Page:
December 22, 2014

This Week’s Popcorn: ‘Best Exotic Marigold Hotel’

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First Class Accommodations

By Michael S. Goldberger

Special to the Observer

 

Enjoying the profound and humorous insights about one’s golden years so charmingly assayed by John Madden’s “The Best Exotic Marigold Hotel,” it occurred that this film should be mandatory viewing for anyone with a civic sense. While seniors will enjoy the concurrence of truths they’ve learned, young folks should benefit most from its wisdom.

Apparently, none of the characters etched here by a fine ensemble of grade A British thespians saw that dooming sign in the grocery stores, barber shops and auto garages of their youth that read, “We grow old too soon and smart too late.” For in 21st Century England, approaching the precipice of their last act, they are all painfully unprepared.

For most it’s money. In a comical, expository scene, being shown a humdrum example of over 55 housing mediocrity, Penelope Wilton’s Jean Ainslie exclaims, “Thirty years in the Civil Service and this is what we can afford?” For others it’s a dream unfulfilled, an inability to adjust, or, as in Grahame Dashwood’s case, a past affair never reconciled.

Had Arthur Hailey added to his “Airport” and “Hotel” a work he might have called “Active Adult Community,” odds are it’d mirror what novelist Deborah Moggach so affably achieved in “These Foolish Things,” here transposed to the screen by Ol Parker as “The Best Exotic Marigold Hotel.” A bunch of people share a bunch of problems.

Mad as hell and not willing to take it anymore, to paraphrase Peter Finch’s newscaster Howard Beale in “Network” (1976), our splendid dramatis personae decide to make some destiny modifications. Having all learned about the title residence in India through colorfully descriptive, exalting brochures, it’s there they will outsource their retirement.

Although widow Evelyn Greenslade, sharply portrayed by Judi Dench, hasn’t quite resorted to eating cat food, yet, her dear departed, financially irresponsible spouse has left her little choice. The same situation pretty much applies to the aforementioned public servant and her Casper Milquetoast of a spouse, Douglas, caringly played by Bill Nighy.

Continuing down the line, the great Maggie Smith’s Muriel Donnelly has a bad hip and a broken heart after being told by the family whose children she raised and accounts she kept in order for over thirty years that her services would no longer be needed. Putting her rabid xenophobia aside for the moment, the hip replacement is a real steal in India.

And then for some, the decision to export one’s future has, in varying degree, a sexual connotation. Pretty Marge Hardcastle (Celia Imrie), like Tennessee Williams’s Blanche Dubois, has always relied on the kindness of strangers to ensure her sense of wellbeing. Whereas Ronald Pickup’s wily Norman Cousins is just an old rake on the make.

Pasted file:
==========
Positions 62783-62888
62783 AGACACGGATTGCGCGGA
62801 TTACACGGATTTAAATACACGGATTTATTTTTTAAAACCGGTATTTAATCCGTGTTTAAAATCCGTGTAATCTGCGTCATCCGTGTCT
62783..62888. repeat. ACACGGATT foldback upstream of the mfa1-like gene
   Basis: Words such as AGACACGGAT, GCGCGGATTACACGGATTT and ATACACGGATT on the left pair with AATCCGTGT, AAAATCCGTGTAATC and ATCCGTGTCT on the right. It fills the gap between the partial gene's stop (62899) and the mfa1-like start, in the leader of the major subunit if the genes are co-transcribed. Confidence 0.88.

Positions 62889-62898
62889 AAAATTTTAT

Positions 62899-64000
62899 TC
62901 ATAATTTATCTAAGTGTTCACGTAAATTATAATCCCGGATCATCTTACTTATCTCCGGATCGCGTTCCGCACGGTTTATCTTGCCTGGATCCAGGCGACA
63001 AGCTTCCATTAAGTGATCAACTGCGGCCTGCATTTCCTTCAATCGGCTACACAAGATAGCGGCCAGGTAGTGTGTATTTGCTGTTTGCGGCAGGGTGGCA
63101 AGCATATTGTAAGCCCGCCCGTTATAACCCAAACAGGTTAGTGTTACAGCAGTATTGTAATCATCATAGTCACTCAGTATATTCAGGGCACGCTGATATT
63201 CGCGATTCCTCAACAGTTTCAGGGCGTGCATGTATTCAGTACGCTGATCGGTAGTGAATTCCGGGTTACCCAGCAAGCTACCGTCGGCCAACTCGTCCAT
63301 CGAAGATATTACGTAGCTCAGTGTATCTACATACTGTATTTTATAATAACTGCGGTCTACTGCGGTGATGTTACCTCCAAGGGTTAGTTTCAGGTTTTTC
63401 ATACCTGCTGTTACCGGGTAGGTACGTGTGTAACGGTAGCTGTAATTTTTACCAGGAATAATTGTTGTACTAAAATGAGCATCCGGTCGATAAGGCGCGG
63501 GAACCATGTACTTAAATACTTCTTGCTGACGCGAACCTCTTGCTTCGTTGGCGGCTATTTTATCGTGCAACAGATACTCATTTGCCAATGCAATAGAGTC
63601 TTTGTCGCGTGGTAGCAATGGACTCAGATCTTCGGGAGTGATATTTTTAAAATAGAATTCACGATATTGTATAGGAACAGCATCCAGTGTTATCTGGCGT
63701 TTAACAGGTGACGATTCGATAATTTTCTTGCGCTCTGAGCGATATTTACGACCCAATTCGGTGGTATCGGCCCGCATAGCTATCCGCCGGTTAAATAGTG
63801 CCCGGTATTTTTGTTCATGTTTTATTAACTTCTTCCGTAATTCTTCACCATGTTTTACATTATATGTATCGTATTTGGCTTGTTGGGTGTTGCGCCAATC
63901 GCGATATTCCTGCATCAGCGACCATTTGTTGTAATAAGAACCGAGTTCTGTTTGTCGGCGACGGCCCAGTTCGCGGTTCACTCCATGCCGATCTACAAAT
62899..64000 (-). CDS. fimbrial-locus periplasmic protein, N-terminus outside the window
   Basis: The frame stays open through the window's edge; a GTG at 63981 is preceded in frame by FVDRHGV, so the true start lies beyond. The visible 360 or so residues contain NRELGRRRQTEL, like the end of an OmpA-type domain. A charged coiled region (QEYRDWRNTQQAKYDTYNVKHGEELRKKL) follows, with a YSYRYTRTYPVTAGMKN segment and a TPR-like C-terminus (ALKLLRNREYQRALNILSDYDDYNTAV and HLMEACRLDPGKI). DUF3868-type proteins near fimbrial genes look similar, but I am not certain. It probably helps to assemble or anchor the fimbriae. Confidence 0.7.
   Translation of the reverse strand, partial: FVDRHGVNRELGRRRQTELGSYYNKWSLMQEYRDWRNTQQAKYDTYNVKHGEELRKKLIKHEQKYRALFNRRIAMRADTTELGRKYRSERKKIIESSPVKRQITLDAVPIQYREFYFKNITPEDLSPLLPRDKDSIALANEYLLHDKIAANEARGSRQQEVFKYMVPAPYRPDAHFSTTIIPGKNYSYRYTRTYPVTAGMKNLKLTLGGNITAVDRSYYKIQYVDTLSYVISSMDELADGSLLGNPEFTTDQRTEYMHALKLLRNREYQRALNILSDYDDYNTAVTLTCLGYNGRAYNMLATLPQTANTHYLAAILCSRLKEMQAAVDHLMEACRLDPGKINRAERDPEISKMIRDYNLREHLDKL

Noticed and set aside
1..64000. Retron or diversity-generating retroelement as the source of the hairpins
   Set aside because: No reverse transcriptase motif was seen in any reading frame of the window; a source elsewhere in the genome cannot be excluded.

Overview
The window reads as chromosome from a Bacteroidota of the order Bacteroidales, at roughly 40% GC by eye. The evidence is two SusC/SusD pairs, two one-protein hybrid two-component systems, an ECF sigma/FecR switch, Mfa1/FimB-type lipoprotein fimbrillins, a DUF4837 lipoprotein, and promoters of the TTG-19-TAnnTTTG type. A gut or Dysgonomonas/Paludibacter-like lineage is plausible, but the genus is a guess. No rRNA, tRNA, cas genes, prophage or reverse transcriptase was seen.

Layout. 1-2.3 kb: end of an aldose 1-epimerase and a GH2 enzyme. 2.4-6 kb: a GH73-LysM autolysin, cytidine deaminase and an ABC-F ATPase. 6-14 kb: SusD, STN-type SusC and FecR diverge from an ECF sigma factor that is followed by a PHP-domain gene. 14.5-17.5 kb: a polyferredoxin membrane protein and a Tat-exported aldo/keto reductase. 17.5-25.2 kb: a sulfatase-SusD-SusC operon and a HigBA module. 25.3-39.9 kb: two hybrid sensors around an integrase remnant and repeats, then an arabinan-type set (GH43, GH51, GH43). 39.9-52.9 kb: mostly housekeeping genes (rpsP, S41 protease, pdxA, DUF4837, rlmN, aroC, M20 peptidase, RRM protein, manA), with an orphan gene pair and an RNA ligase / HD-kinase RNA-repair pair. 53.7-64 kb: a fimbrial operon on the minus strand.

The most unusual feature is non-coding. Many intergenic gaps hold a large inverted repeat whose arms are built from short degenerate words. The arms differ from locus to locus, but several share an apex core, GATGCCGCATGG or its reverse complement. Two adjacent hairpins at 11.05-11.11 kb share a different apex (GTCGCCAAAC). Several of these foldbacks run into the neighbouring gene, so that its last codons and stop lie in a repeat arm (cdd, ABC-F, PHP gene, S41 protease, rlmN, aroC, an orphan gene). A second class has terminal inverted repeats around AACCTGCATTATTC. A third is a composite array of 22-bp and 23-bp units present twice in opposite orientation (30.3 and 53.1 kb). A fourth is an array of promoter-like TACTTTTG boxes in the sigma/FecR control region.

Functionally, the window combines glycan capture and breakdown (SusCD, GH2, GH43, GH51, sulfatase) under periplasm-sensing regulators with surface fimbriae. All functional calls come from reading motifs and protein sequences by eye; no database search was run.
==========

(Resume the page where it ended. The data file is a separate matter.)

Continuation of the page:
Running counterpoint to these sagas of the silver-haired set is the story of their ambitious host, Sonny, the youngest of several Indian brothers, all of whom have achieved some sort of success. Played by Dev Patel, the perennial optimist hopes to make his fortune and so impress his mom that she accedes to his love of the lesser caste Sunaina (Tena Desae).

But it won’t be easy. Sonny somewhat overstated the beauteous attributes of the Marigold, which is neither best nor exotic in the conventional sense of those adjectives. Like that first house the realtor showed you, just to set you up for the realities of the market, this is a fixer-upper extraordinaire. Insofar as Mom, well, she’s Babbitt in a sari.

Of course the rambling hotel, replete with tons of great old columns, alcoves, nooks and rooms bereft of doors is an architectural metaphor, its blighted state begging to rise up from the ashes and realize its potential glory. Thus it follows that, like Dorothy’s pals in “The Wizard of Oz” (1939), each sojourner hopes to find what’s lacking in his or her life.

Reminded of the adage, “There, but for the grace of G-d, go I,” our souls demand we root for them, both as fictitious characters and because of the real world shame they represent. You want to wave their plight under the haughty noses of Social Darwinists the way the Ghost of Christmas Present revealed to Scrooge the indigent tots under his robe.

It is muckraking in its politest, most savvy form, a synergy of Western and Eastern sentiment woven into a compelling cry for redress. Although the faucets leak, the phones don’t work and the food is a bit spicier than you’re used to, just chalk it up as part of the overall charm that makes “The Best Exotic Marigold Hotel” a four-star film destination.

“The Best Exotic Marigold Hotel,” rated PG-13, is a Fox Searchlight Pictures release directed by John Madden and stars Judi Dench, Tom Wilkinson and Dev Patel. Running time: 124 minutes

 

PHOTOS: Justin McQuiston’s Art

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Williston resident Justin McQuiston had his artwork selected for a national exhibit featuring Artwork from Children of All Abilities in Washington DC. He was one of 10 students nationally  who will attend the opening reception.

PHOTOS: WCS Circus Dollars

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Courtesy photos by Luca Sticks

The WCS Leave Us Clean Air (LUCA) club presented an educational themed circus last week, as part of the Vermont 8 out of 10 campaign.

The idea of the campaign is to correct misperceptions.  Most kids, in fact 8 out of 10 teens in Vermont, do not smoke.  At WCS, according to the 2011 YRBS survey, 9.3 out of 10 6-8th graders have never smoked a cigarette.  In order to participate in the bubble, spin art, juggling, dish spin and face painting booths, student were asked to sign a pledge to be tobacco and substance free.

PHOTOS: Swarm Party

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Observer photo by Stephanie Choate

Allen Brook School students do ‘the honeybee’ on June 7 at a school-wide celebration, with Lake Monster’s mascot Champ. The dance was part of the Swarm Party, celebrating the wrap-up of a yearlong bee-themed initiative to encourage positive behavior—being safe, kind and responsible. Students earned black and yellow pompoms to add to ‘the beehive’ when they demonstrated positive behavior.

PHOTOS: CVU concert

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Observer photos by Steve Mease

CVU students perform at the End of Year Concert. Seniors each received the traditional red rose in recognition of their participation in music department programs.

PHOTOS: WCS Fun Day

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Observer photos by Alec Jacobson

Williston Central School students participate in Fun Day on June 8.

PHOTOS: Munt Memorial

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Observer photo by Luke Baynes